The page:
By Veronica Roth
Four Things I Liked About Divergent:
1. Tough as nails heroine
2. Dystopian Chicago
4. Daredevil feats
Yet another strong series starter. I’ve been hearing great things about this book all year online, but because I didn’t want to make the commitment of actually buying it and because my campus library has a distinct shortage of recent YA releases, I didn’t get around to seeing what all the fuss was about it until now.
Beatrice – or Tris, as she soon becomes – grew up in Chicago, but not the Chicago we all know and love. This Chicago exists some unspecified number of years in the future and, aside from a couple key landmarks like the Sears tower, is unrecognizable. The city is divided into five factions (Candor, Abnegation, Dauntless, Erudite, and Amity), which are like a mixture of vocation and cult. You declare your faction at age 16, and after that your faction becomes your world. If you transferred factions from the one you grew up in (often seen as betrayal), you will no longer live with your family and will only visit them on rare occasions. In a last second decision that surprises everyone except the reader, Beatrice transfers from her family’s faction of Abnegation to the tough and fearless Dauntless. A ruthless and competitive initiation period follows before the initiates can be fully accepted into the faction. As Tris fights for a position in her chosen faction in a competition that blurs the line between even close friend and rival, she struggles with a secret about her identity that may threaten not only her chances at initiation but her life – and the fraying threads that hold her fractioned society together.
Divergent is everything that a good series debut should be: compelling, exciting, inventive. I read the majority of it in about 12 hours. And while I am a fast reader, to put aside all other forms of entertainment to read something that quickly is somewhat rare. But it’s not without its flaws. I felt like book spent too much time focused on the initiation trials which, while interesting, meant that not a ton of ground had been laid for the climaxing of the dystopian subplot, the part where all hell breaks loose. I didn’t feel like I had a very good grasp on the society in Roth’s dystopia – how it worked, why it was formed, what its problems were. Tris’s experiences in Dauntless were very exciting to read, but they didn’t feel very connected to the events unfolding in the society as a whole. Which would have been fine if that’s all the book was, but because the events in society at large became so important in the last chapters of the book, it certainly felt like a weakness that I, the reader, wasn’t better prepared for those events. Feeding the reader more information about the society would also have made the motive behind Roth’s dystopia more clear. Often when a writer creates a dystopia, they are critiquing some system or characteristic of our own society. But what exactly that might have been in Divergent was not clear.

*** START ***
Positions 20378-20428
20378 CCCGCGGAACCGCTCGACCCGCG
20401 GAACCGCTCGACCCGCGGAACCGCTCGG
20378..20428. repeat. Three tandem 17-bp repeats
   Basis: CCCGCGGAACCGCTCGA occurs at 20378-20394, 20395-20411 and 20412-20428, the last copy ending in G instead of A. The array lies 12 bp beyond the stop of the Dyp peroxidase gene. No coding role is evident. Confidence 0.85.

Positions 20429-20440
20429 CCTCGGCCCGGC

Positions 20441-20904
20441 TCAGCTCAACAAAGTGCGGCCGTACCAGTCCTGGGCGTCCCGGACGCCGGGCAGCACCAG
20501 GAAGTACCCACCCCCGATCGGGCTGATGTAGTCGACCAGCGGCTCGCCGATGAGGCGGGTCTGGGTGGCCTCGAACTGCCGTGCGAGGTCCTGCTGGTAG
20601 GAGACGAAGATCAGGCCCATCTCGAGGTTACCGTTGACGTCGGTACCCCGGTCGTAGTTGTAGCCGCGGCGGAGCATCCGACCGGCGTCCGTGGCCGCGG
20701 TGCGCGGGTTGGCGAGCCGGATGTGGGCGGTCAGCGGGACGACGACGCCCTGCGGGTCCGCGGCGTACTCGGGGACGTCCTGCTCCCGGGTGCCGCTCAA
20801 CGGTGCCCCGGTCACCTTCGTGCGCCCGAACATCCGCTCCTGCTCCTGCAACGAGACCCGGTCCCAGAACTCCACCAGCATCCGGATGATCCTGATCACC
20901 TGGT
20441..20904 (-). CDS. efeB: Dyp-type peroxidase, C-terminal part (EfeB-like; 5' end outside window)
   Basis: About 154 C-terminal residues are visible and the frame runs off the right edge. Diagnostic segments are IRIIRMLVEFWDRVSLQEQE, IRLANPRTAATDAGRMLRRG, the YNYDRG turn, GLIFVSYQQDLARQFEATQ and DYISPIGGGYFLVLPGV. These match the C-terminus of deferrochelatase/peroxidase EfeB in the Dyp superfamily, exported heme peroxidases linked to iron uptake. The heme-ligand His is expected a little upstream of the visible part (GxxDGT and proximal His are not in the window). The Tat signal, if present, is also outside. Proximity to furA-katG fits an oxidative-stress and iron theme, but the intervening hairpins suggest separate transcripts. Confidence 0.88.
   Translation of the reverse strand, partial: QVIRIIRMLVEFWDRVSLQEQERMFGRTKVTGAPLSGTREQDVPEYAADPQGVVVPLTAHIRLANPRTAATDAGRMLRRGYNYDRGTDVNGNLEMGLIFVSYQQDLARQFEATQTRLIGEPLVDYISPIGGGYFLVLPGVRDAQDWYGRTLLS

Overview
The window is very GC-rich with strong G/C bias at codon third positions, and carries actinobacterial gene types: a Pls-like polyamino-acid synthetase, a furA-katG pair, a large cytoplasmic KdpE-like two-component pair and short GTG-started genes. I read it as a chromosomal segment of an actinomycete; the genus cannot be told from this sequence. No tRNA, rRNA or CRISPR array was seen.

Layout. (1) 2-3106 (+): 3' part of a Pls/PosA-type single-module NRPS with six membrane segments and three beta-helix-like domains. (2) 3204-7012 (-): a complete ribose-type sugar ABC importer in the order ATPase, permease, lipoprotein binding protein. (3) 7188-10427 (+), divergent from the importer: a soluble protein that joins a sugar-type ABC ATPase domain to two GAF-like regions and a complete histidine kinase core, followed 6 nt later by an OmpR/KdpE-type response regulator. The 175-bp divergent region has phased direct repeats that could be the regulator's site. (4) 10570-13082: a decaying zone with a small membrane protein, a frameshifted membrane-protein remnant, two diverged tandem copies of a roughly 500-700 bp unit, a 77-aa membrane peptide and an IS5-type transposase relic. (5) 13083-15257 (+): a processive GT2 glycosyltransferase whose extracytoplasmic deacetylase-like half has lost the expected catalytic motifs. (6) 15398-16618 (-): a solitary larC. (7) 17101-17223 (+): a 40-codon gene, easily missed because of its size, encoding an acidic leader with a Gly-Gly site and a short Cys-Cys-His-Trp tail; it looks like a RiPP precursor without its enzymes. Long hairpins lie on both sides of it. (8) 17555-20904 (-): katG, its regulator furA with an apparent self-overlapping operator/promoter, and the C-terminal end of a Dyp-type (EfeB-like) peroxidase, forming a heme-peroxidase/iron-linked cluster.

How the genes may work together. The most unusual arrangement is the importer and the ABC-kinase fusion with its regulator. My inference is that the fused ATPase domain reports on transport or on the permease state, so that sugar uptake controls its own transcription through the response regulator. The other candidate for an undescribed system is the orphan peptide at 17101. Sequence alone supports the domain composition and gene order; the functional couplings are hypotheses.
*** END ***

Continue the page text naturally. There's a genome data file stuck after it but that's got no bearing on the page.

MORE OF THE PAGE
Overall, though, Divergent proves to be a promising beginning to an exciting trilogy. I have the sequel on hold at the library.
Books Read This Year: 54
Top 100 Progress: 48/100